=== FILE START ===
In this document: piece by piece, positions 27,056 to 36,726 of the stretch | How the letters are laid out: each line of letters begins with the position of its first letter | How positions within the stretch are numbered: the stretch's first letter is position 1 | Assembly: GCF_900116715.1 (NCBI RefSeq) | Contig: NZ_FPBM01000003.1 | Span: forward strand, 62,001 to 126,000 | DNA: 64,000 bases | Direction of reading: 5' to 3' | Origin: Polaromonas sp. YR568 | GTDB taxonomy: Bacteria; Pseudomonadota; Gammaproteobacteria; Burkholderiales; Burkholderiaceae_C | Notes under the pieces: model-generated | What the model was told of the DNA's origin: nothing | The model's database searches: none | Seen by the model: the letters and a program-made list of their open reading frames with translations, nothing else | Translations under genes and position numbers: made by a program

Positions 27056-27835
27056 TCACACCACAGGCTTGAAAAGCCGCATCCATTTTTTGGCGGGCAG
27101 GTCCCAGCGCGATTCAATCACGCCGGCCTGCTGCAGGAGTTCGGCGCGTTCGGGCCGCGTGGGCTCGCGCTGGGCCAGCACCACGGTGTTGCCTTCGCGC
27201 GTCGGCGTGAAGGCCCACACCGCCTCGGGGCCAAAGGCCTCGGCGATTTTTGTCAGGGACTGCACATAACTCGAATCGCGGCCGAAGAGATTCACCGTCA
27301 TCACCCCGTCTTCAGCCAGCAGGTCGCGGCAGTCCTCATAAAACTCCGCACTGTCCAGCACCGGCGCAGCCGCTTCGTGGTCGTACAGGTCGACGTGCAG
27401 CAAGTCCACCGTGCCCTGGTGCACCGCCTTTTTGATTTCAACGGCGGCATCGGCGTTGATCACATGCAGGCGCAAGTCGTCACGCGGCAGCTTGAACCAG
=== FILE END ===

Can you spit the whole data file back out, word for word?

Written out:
In this document: piece by piece, positions 27,056 to 36,726 of the stretch | How the letters are laid out: each line of letters begins with the position of its first letter | How positions within the stretch are numbered: the stretch's first letter is position 1 | Assembly: GCF_900116715.1 (NCBI RefSeq) | Contig: NZ_FPBM01000003.1 | Span: forward strand, 62,001 to 126,000 | DNA: 64,000 bases | Direction of reading: 5' to 3' | Origin: Polaromonas sp. YR568 | GTDB taxonomy: Bacteria; Pseudomonadota; Gammaproteobacteria; Burkholderiales; Burkholderiaceae_C | Notes under the pieces: model-generated | What the model was told of the DNA's origin: nothing | The model's database searches: none | Seen by the model: the letters and a program-made list of their open reading frames with translations, nothing else | Translations under genes and position numbers: made by a program

Positions 27056-27835
27056 TCACACCACAGGCTTGAAAAGCCGCATCCATTTTTTGGCGGGCAG
27101 GTCCCAGCGCGATTCAATCACGCCGGCCTGCTGCAGGAGTTCGGCGCGTTCGGGCCGCGTGGGCTCGCGCTGGGCCAGCACCACGGTGTTGCCTTCGCGC
27201 GTCGGCGTGAAGGCCCACACCGCCTCGGGGCCAAAGGCCTCGGCGATTTTTGTCAGGGACTGCACATAACTCGAATCGCGGCCGAAGAGATTCACCGTCA
27301 TCACCCCGTCTTCAGCCAGCAGGTCGCGGCAGTCCTCATAAAACTCCGCACTGTCCAGCACCGGCGCAGCCGCTTCGTGGTCGTACAGGTCGACGTGCAG
27401 CAAGTCCACCGTGCCCTGGTGCACCGCCTTTTTGATTTCAACGGCGGCATCGGCGTTGATCACATGCAGGCGCAAGTCGTCACGCGGCAGCTTGAACCAG